Wednesday, May 7, 2014

Build System Performance on Windows

Over the last three months I had the pleasure to run Fedora 20 Linux on the Laptop I am using for work. Last week, I was forced to downgrade to Windows 7. (Mainly, because my employers system administrators don't support everything else. I am quite ready to have the occasional fight for my freedom against the admins, but I won't accept the constant struggle. To name just the most important problem: Accessing an MS Exchange Server without IMAP enabled is, at best, exhausting.) Why the word "downgrade"? Because my machine is so much slower now. I am a developer. My Eclipse is open for 10 hours a day and I can't count the number of invocations of Ant, Maven, Make, and other build systems. (Ant, and Maven, being my personal favourites.) Of course, the machine isn't actually slower. It is the same hardware, after all. Same amount of RAM, still without an SSD. However, and that's a fact: Running one and the same build system against the same project on Windows 7 takes more time than doing just that on Linux. If you don't believe me, try the following: Install a Linux VM on your Windows PC. Then run the following command, first on the VM, then on the Windows host:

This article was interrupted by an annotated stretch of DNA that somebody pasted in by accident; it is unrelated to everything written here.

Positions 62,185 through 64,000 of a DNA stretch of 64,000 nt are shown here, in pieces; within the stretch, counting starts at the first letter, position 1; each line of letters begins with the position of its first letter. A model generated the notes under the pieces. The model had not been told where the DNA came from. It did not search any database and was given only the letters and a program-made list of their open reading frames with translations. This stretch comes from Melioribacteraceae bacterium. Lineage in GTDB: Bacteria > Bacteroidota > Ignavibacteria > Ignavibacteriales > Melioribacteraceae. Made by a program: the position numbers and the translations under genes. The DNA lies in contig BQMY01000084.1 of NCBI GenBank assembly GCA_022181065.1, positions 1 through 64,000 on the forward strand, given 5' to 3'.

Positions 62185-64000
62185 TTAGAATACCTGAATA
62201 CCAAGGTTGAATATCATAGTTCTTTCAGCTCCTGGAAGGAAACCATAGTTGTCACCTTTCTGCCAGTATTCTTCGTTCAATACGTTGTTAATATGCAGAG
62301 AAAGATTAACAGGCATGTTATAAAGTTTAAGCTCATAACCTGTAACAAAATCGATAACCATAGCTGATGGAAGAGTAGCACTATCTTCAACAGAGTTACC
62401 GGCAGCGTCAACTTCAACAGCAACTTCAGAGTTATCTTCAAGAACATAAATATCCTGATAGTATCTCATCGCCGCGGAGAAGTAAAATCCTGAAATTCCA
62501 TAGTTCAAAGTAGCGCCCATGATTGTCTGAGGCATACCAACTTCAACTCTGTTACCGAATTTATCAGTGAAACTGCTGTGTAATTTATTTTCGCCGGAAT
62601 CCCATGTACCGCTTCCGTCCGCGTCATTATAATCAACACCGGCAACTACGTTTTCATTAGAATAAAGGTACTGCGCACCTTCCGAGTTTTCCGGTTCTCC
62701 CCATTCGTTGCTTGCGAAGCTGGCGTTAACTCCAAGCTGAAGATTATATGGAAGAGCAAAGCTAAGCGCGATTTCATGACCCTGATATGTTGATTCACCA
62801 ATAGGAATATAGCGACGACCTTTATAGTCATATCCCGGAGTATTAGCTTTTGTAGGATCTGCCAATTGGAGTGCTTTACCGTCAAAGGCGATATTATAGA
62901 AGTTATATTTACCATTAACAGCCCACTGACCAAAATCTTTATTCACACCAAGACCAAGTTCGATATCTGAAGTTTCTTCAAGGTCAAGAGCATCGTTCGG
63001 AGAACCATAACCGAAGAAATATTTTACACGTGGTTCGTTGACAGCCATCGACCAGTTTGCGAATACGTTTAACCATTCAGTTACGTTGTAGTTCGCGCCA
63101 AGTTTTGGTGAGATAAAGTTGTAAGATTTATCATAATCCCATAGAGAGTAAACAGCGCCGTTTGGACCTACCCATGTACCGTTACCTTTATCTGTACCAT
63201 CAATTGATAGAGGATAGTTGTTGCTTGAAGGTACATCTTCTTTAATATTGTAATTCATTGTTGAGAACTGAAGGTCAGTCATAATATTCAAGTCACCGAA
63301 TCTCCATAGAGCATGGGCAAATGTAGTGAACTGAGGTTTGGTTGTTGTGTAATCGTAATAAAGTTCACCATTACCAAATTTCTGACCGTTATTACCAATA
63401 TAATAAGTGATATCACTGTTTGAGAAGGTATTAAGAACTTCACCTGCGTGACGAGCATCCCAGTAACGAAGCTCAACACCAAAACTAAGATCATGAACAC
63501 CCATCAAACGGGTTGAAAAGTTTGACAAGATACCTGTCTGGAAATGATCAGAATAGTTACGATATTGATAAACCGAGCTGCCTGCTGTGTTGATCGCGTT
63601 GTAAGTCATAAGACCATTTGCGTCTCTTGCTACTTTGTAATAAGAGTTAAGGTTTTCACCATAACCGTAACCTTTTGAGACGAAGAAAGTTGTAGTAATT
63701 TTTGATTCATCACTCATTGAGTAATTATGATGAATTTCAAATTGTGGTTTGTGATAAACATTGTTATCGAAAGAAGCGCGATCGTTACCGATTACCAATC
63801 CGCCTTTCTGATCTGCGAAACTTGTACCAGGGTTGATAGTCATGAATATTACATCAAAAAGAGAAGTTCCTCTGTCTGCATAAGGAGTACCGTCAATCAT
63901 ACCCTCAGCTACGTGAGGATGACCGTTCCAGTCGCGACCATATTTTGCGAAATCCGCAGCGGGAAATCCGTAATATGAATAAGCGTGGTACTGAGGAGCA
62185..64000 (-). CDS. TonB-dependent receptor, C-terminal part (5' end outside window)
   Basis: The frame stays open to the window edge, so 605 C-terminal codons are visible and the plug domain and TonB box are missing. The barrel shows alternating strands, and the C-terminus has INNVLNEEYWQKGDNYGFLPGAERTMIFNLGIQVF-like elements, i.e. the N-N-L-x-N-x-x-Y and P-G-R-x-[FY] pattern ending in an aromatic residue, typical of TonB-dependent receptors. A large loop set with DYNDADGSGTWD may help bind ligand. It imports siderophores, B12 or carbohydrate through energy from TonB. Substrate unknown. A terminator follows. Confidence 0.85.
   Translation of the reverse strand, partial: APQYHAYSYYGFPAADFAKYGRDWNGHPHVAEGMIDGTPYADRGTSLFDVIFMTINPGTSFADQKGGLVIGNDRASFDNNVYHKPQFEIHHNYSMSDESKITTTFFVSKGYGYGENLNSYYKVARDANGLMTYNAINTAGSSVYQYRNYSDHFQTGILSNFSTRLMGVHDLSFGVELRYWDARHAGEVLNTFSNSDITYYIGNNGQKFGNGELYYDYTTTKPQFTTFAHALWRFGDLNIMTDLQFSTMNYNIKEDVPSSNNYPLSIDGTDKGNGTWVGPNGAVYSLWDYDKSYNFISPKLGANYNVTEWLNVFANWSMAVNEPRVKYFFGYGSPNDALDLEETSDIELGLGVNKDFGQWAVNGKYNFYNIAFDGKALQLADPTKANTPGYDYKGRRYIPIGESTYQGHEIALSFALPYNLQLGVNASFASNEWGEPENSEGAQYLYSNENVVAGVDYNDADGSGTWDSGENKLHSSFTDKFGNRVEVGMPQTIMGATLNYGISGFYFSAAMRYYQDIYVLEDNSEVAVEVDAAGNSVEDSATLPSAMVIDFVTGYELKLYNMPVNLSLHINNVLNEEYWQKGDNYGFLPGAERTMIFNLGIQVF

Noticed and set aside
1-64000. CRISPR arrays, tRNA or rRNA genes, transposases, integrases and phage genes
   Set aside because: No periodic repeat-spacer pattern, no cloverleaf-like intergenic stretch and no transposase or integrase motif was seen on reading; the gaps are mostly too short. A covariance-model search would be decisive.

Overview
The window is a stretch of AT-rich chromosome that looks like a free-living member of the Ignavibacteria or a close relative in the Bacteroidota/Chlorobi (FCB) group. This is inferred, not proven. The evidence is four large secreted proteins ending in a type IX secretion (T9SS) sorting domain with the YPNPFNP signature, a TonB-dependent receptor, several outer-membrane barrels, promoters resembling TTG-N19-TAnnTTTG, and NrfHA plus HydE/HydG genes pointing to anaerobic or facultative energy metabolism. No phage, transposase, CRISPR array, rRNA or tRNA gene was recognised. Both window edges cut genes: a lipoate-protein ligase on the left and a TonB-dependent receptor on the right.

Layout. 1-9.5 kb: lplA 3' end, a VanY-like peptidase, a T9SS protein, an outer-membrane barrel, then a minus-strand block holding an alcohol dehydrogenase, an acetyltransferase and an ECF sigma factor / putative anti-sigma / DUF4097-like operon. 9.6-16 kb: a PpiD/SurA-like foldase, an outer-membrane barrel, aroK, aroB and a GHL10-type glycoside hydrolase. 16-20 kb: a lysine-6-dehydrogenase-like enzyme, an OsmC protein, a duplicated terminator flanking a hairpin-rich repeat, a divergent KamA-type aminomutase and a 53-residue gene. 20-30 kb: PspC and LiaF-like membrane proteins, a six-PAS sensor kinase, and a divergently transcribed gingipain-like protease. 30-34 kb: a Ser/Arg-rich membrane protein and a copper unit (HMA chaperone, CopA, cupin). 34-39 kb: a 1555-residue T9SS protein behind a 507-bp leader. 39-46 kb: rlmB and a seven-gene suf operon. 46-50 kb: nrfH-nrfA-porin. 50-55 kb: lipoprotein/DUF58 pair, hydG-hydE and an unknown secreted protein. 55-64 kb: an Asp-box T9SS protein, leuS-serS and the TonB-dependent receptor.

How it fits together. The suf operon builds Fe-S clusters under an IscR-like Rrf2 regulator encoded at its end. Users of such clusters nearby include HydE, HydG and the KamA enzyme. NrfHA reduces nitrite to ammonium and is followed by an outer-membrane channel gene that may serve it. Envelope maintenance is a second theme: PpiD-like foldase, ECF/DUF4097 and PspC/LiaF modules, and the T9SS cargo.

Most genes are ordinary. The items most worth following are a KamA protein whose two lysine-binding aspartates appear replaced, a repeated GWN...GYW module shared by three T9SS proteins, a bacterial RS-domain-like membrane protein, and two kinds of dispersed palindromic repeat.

git checkout
What are the odds, that this command will run faster on the Linux VM than on the Windows hosts. I'd bet. And I'd win. (It's true: Linux Git on the emulated hardware wins against Windows Git on the raw iron.) Btw, for an even more convincing example, try "git svn checkout".) This week, I decided to waste some time to think about the issue: How do I get my build system on Windows as fast as on Linux. First, let's identify the guilty party: It's none other than... (drum roll) NTFS! I'm not making this up: Others are quite aware of the problem. See, for example, this page. A Google search for "ntfs performance many small files" returns about 168000 hits. So, let's state this as a fact: NTFS behaves extremely poor when dealing with lots of small files. But that's exactly, what a build system is all about. Let's take a typical example:
  1. The first typical step is to remove a build directory (like "target", or "bin", or whatever you name it.)
  2. The compiler reads a lot of small source files (named *.java, *.c, or whatever) from the "src" directory.
  3. For any such file, the compiler creates a corresponding, translated file (named *.class, or *.o, or whatever) in the build directory.
  4. A packager, or linker, like "jar", or "ln" combines all these files we have just created into a single target file.